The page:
You are about to learn one of the biggest secrets in the history of the world…it’s a secret that has huge effects for everyone who lives on this planet. Most people can feel deep down that something isn’t quite right with the world economy, but few know what it is. Gone are the days where a family can survive on just one paycheck…every day it seems that things are more and more out of control, yet only one in a million understand why. You are about to discover the system that is ultimately responsible for most of the inequality in our world today. The powers that be DO NOT want you to know about this, as this system is what has kept them at the top of the financial food-chain for the last 100 years… Learning this will change your life, because it will change the choices that you make. If enough people learn it, it will change the world…because it will change the system . For this is the biggest Hidden Secret Of Money. Never in human history have so many been plundered by so few, and it’s all accomplished through this…The Biggest Scam In The History Of...

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Simon Black – Gold, and the four words that define western economic policy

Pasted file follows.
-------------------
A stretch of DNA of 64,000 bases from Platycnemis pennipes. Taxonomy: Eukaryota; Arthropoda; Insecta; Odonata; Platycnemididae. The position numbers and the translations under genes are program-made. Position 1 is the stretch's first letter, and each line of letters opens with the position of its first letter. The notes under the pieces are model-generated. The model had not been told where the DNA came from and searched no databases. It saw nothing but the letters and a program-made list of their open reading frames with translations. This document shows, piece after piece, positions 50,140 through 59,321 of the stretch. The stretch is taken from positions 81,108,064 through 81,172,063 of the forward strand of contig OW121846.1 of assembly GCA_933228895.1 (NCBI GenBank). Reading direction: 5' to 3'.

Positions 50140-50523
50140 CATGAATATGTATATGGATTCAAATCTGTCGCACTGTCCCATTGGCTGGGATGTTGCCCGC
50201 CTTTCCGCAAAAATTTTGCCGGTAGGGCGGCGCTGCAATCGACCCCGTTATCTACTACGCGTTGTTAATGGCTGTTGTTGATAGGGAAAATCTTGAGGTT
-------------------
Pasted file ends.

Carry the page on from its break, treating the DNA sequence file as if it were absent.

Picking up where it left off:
[Editor’s note: Tim Price, frequent Sovereign Man contributor and Director of Investment at PFP Wealth Management in the UK is filling in for Simon today.] Despite nearly $ 17 trillion reasons, there are investors stupid enough to believe that debt issued by the world’s largest debtor country (i.e. US Treasuries) should be treated as a risk-free asset. This is even more astounding given that the possibility of formal default is only a matter of days away. Treasury bond defenders will no doubt point out that in a fiat currency world where the central bank has the freedom to print ex nihilo money to its heart’s content, the very idea of default is absurd. But that is to confuse nominal returns with real ones. Yes, the Fed can expand its balance sheet indefinitely beyond the $ 3 trillion they have already conjured out of nowhere. The world need not fear a shortage of dollars. But in real terms, that’s precisely the point. The Fed can control the supply of dollars, but it cannot control their value on the foreign exchanges. The only reason that US QE hasn’t led to a dramatic erosion in the value of the dollar is that every other major economic bloc is up to the same tricks. This makes the rational analysis of international investments virtually impossible. It is also why we own gold – because it is a currency that cannot be printed by the Fed or anybody else. On the topic of gold, the indefatigable Ronni Stoeferle of Incrementum in Liechtenstein has published his latest magisterial gold chartbook. Set against the correction in the gold price 1974-1976, the current sell-off (September 2011 – TBD) is nothing new. The question is really whether financial and debt circumstances today are better than they were in the 1970s. We would suggest that debt fundamentals are objectively worse. Trying to establish a fair price for gold is obviously difficult, but treating it as a commodity like any other suggests that the current sell-off is not markedly different from any previous correction during its bull run: To cut to the chase, it makes sense to own gold because currencies are being printed to destruction; the long-term downtrend in paper money (as expressed in terms of gold) remains absolutely intact: And we cannot discuss the merits of gold as money insurance over the medium term without acknowledging the scale of the problem in (US) government debt, now closing in on $ 17 trillion. Whatever happens in the absurd and increasingly dangerous debate over raising the US debt ceiling, the fundamental problem remains throughout the western economic system. The piper must,...